Friday, October 5, 2007
Isabelle Zehnder: CAICA NEWS: Aide sat on autistic teen, jury told
Aide sat on autistic teen, jury told
Opening statements are given in trial of Edwin Tirado in what his defense lawyer called a tragic accident
By ROBERT GAVIN, Staff writer
Click byline for more stories by writer.
First published: Thursday, October 4, 2007
ALBANY -- A state health aide "squeezed the life" out of an autistic boy during a winter field trip after his co-worker stopped their van outside a Colonie supermarket to argue over his bank account, a prosecutor charged Wednesday.
Edwin Tirado, 36, of Schenectady was "essentially sitting" on 13-year-old Jonathan Carey as the boy's legs flailed in the van, parked outside the Hannaford store on Wolf Road on Feb. 15, Assistant District Attorney David Rossi said.
The prosecutor, delivering opening remarks in Tirado's manslaughter trial in Albany County Court, told jurors the boy was trying to get out of his seat. A 16-year-old youth also was in the vehicle.
Rossi said Tirado and health aide trainee Nadeem Mall, 33, left the O.D. Heck Developmental Center in Niskayuna to visit Crossgates Mall for an outing that night, but never got there.
After Jonathan Carey appeared to calm down, the two aides went to a Hess gas station for beverages, then realized the child stopped breathing, the prosecutor said. But instead of getting help or returning to O.D. Heck, the pair tried to cover their tracks, Rossi told jurors.
He said Tirado and Mall, who left the facility at 6 p.m., decided to drive around until they were expected back at O.D. Heck at 8 p.m. They even stopped for a video game, dropping it off at one of their homes before returning to the facility, Rossi said.
The prosecutor said the two acted as if they just found the Carey boy unconscious, but their story unraveled when Colonie police interviewed them. Mall later pleaded guilty to criminally negligent homicide and is serving a six-month jail sentence.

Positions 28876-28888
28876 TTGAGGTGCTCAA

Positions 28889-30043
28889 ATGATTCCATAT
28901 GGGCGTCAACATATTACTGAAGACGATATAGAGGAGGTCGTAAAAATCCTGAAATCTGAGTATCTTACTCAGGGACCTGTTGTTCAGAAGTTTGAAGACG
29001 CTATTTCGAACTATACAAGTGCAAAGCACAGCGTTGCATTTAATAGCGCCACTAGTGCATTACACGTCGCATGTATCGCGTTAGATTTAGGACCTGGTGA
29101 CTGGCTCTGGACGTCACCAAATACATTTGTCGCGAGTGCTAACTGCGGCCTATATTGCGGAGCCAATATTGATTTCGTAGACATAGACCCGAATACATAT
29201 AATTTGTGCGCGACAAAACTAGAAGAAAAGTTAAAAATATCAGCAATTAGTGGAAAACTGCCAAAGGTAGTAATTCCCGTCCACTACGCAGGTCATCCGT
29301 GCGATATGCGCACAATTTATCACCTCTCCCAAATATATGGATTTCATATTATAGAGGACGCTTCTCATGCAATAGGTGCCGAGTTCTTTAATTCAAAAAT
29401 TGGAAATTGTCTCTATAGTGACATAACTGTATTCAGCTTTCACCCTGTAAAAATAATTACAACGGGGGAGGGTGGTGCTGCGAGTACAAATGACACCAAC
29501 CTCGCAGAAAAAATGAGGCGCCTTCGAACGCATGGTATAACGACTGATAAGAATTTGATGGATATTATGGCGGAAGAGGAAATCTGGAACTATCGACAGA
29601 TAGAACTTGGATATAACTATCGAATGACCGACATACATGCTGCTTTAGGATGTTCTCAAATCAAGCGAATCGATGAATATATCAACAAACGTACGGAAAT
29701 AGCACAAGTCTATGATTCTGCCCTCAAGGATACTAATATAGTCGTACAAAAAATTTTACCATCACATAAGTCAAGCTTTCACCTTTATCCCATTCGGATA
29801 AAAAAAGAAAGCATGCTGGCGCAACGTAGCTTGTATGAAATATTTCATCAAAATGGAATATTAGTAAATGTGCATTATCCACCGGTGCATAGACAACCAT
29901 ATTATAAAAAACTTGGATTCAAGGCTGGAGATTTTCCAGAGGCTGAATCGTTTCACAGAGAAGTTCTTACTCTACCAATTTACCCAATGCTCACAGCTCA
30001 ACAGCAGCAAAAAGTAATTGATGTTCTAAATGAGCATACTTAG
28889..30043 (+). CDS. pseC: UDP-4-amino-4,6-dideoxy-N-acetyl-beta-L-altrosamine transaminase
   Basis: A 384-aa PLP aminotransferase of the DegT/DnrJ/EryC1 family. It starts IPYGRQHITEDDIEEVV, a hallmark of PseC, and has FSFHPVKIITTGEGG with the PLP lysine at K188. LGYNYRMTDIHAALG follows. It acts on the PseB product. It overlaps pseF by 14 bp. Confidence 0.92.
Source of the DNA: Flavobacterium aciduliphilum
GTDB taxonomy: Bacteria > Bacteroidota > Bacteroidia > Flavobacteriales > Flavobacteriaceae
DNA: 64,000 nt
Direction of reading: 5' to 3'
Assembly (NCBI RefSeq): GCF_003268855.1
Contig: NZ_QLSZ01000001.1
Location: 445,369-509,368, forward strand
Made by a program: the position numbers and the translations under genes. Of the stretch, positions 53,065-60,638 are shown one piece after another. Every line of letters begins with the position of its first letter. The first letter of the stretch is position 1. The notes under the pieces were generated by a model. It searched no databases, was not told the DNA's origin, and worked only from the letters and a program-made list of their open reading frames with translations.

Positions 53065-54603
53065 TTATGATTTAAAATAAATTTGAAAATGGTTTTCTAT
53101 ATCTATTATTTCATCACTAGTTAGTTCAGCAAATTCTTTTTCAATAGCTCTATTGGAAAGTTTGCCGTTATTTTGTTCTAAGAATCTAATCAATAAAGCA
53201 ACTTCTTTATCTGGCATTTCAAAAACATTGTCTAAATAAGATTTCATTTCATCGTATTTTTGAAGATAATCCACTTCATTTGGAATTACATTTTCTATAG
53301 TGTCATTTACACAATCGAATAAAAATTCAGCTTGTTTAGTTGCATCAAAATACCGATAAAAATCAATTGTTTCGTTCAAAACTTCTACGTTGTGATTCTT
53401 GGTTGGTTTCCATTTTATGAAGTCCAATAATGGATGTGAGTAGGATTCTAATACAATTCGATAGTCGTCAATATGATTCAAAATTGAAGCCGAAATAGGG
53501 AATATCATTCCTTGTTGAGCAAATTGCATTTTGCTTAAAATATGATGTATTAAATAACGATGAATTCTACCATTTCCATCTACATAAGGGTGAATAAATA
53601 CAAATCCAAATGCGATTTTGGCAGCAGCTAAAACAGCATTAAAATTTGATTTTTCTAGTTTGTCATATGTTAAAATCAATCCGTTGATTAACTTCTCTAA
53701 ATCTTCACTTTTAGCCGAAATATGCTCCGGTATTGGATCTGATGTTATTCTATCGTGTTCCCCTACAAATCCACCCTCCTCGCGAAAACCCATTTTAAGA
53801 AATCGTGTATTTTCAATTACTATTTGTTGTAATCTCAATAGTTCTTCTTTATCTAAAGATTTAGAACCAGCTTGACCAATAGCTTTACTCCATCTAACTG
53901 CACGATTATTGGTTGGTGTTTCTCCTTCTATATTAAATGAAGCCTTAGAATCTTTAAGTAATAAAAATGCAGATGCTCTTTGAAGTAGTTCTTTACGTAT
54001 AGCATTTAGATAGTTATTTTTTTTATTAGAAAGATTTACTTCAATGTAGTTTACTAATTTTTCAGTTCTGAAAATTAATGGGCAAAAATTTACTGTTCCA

Rossi, who plans to call Mall as a key witness, said proof of manslaughter was "overwhelming."
Tirado's attorney, Brian Donohue, told jurors the health aide was exhausted from working double shifts on Feb. 15. He questioned the accuracy of statements police attribute to his client. He also said Carey should have been in a harness in the van and was not.
Donohue said Tirado intervened because Carey was attacking the 16-year-old youth inside the van.
"Ed Tirado had to do something," the lawyer said. He said Tirado considered the child a friend and vice versa.
"What this case is, ladies and gentlemen, is a tragic, tragic accident."
Multiple O.D. Heck staffers who took the stand Wednesday said Tirado got along well with residents of the facility, including Jonathan. The boy was under the care of Mall, who was not supposed to be driving, staffers said.
The child's mother, Lisa, the prosecution's first witness, explained how the family placed Jonathan at O.D. Heck after he suffered abuse at a Dutchess County facility, which caused him to suffer post-traumatic stress.
Her son later left O.D. Heck for a facility in Utica -- but returned because improper restraint techniques were being used, she said.
Meanwhile, acting Supreme Court Justice Dan Lamont heard arguments late Wednesday on whether the 16-year-old youth who was also in the van, who is mildly to moderately retarded, should testify. His psychologist at the facility, Eloise Potenza, testified that the boy is credible -- "to a certain extent." She said it could be "absolutely devastating" to him were he called to testify, she said.
"I don't know that he knows he has a choice," Potenza testified.
The trial continues today in Albany County Court.
Gavin can be reached at 434-2403 or by e-mail at rgavin@ timesunion.com.